In addition to the chance of horrible death from plain old high damage rolls, there's also the issue of armor defeating hits. As play progresses into the higher circles, characters have more and more Physical and Mystic Armor, but their Physical and Spell defense doesn't really go up at the same rate. It becomes a contest of who can armor defeat who first and get a ton of unsoaked damage. Wild West battles might be your thing, but they're not everyone's thing. DnD 4e is a game where bringing down an opponent, PC or NPC, generally requires several successful hits in a row, and the opponent can generally tell that they're going to die soon and turn on any preventative measures. So, it's a very different dynamic to get used to.

share|improve this answer
    
Very nice article. Thanks for the link, haven't seen that one before. :) Regarding DnD, the DSCC (and apparently MM3, too) did significantly increase the monster's damage. In the DSCC there's a level 1 brute that can dish out 4d6+4 at +6vsAC three times per encounter. I think one of the main problems was that they were fighting the troll "endboss" of the adventure while his darkness aura was running and everyone was attack at a -5 step penalty. But I kinda like the higher randomness of the ED system compared to 4E because it keeps the players on their toes and prevents many stupid actions. –  user660 Oct 7 '10 at 19:23
    
Oh yeah, I tried to get my group to run away several round in a row against that guy; the obsidiman swordmaster backed off, but the t'skrang swordmaster refused to back down even after being put exactly 1 away from unconscious. The next attack missed, but the one after that killed him instantly. Next session, the same player's new character got knocked unconscious instantly by a lightning lizard, and then later after healing an insane obsidiman punched him dead in 1 strike (41 damage armor defeating). Some people just have bad luck >_> –  Lokathor Oct 7 '10 at 22:40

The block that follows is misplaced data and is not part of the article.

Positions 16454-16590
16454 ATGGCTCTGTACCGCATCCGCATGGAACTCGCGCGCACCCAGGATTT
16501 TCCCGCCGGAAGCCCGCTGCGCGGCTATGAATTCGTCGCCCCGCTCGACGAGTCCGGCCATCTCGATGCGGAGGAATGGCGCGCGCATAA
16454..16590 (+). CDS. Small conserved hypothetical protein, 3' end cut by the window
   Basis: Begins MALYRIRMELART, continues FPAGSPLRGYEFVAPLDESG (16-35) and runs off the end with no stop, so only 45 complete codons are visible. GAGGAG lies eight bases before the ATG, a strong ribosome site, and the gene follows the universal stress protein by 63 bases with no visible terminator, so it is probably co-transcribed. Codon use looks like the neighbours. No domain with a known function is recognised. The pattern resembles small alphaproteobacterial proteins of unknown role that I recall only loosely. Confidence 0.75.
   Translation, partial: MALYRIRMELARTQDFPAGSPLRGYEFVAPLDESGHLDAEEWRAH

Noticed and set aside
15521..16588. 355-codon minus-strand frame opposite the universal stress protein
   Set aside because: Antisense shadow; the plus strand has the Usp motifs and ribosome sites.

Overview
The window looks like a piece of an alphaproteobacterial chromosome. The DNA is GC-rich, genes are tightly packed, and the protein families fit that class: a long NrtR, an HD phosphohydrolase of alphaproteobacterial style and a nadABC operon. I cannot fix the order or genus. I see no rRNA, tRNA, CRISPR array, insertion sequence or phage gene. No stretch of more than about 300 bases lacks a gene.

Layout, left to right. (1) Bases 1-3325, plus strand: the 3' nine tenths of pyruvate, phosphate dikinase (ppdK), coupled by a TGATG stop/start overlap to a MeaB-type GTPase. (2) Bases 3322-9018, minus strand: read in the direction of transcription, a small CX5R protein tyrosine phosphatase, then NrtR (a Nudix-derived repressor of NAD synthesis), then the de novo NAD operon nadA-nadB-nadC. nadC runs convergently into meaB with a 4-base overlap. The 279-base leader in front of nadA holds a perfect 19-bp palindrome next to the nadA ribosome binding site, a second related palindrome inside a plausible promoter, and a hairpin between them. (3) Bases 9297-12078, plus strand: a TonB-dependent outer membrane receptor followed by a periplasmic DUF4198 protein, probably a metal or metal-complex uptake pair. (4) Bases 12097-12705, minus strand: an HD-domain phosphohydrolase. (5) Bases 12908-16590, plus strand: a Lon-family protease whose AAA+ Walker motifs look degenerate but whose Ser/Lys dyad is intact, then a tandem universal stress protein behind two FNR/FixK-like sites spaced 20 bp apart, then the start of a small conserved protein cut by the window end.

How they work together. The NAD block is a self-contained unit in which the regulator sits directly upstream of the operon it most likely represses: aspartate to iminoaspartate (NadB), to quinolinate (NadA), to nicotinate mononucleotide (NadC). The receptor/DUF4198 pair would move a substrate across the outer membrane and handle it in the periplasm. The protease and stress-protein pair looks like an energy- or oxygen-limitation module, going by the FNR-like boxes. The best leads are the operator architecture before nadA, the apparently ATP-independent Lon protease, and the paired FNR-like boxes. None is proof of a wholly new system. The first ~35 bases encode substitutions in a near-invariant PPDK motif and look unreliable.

1  
@SevenSidedDie: if you're interested, the adventure I was running can be downloaded for free from DriveThruRPG or RPGNow. Here's the relevant page on Redbrick's homepage. –  user660 Oct 10 '10 at 20:32
3  
@Lokathor Point well taken. :) Still, players need to know how to pick their battles! That's one major thing that I lament about D&D 4e: it teaches players new to roleplaying that an encounter can always be defeated if they just keep fighting. No other game system works like that, and it trips up players who move from D&D 4e to anything else. –  SevenSidedDie Oct 11 '10 at 5:09
1  
@Baelnorn Thanks for the link. I've always been interested in Earthdawn, but never played. This should be good reading. –  SevenSidedDie Oct 11 '10 at 5:10

If you have an exploding N-sided die that adds another die when it's at max, the average A is:

A = (1+2+...N+A)/N

This is the same as:

A = (N(N+1) + A)/2N

This, in turn, can be simplified to:

2N*A = N(N+1) + A

And that in turn, can be simplified to what Pat Ludwig has so kindly tabulated.

A similar method can be used to calculate averages when the highest roll of a die is substituted by rolling 2 (or more) of the same dice-type.

share|improve this answer

To address your player's concerns, I've prepared a paper which I've posted on Scribd. UPDATE: For the benefit of anyone who prefers not to use scribd, I've posted both the PDF and the LaTeX source files of this paper on MediaFire.

The paper analyzes Earthdawn's dice roll probabilities. Its two main conclusions are

  1. Earthdawn's dice mechanics seem complicated, but it is still possible to pre-calculate a character's chances. Knowing the probability mass function of an exploding n-sided die, it is quite easy to calculate the mean and variance at any step based on the linearity of the expectation operator and the Bienayme formula. We provide a table of means and variances for steps 1 through 12 on page 2. Furthermore, it is possible to use the operations of horizontal shifting and convolution to pre-calculate the probability of hitting a given target number at each step. We provide such a table on page 7 that precalculates probabilities for target numbers 1 through 50 for steps 1 through 12.